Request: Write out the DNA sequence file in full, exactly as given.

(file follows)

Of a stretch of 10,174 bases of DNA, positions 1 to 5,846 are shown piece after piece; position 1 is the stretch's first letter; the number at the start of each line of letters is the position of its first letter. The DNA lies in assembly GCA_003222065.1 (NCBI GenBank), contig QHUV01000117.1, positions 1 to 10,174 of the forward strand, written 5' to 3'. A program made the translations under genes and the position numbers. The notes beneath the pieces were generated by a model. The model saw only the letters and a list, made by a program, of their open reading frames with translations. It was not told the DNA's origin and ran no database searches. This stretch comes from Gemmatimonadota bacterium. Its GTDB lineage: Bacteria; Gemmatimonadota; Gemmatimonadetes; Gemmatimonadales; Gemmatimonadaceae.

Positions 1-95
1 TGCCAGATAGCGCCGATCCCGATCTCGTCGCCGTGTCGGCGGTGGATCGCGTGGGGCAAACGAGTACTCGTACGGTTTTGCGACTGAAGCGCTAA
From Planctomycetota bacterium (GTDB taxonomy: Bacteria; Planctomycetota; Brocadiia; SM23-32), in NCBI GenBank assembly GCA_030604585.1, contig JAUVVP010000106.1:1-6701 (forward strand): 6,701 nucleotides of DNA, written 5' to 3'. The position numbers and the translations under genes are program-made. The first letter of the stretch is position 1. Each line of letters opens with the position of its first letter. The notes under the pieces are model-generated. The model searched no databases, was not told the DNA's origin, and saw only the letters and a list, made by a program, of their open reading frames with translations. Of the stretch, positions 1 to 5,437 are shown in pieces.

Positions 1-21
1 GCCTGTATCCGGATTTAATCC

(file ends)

Of a stretch of 10,174 bases of DNA, positions 1 to 5,846 are shown piece after piece; position 1 is the stretch's first letter; the number at the start of each line of letters is the position of its first letter. The DNA lies in assembly GCA_003222065.1 (NCBI GenBank), contig QHUV01000117.1, positions 1 to 10,174 of the forward strand, written 5' to 3'. A program made the translations under genes and the position numbers. The notes beneath the pieces were generated by a model. The model saw only the letters and a list, made by a program, of their open reading frames with translations. It was not told the DNA's origin and ran no database searches. This stretch comes from Gemmatimonadota bacterium. Its GTDB lineage: Bacteria; Gemmatimonadota; Gemmatimonadetes; Gemmatimonadales; Gemmatimonadaceae.

Positions 1-95
1 TGCCAGATAGCGCCGATCCCGATCTCGTCGCCGTGTCGGCGGTGGATCGCGTGGGGCAAACGAGTACTCGTACGGTTTTGCGACTGAAGCGCTAA
From Planctomycetota bacterium (GTDB taxonomy: Bacteria; Planctomycetota; Brocadiia; SM23-32), in NCBI GenBank assembly GCA_030604585.1, contig JAUVVP010000106.1:1-6701 (forward strand): 6,701 nucleotides of DNA, written 5' to 3'. The position numbers and the translations under genes are program-made. The first letter of the stretch is position 1. Each line of letters opens with the position of its first letter. The notes under the pieces are model-generated. The model searched no databases, was not told the DNA's origin, and saw only the letters and a list, made by a program, of their open reading frames with translations. Of the stretch, positions 1 to 5,437 are shown in pieces.

Positions 1-21
1 GCCTGTATCCGGATTTAATCC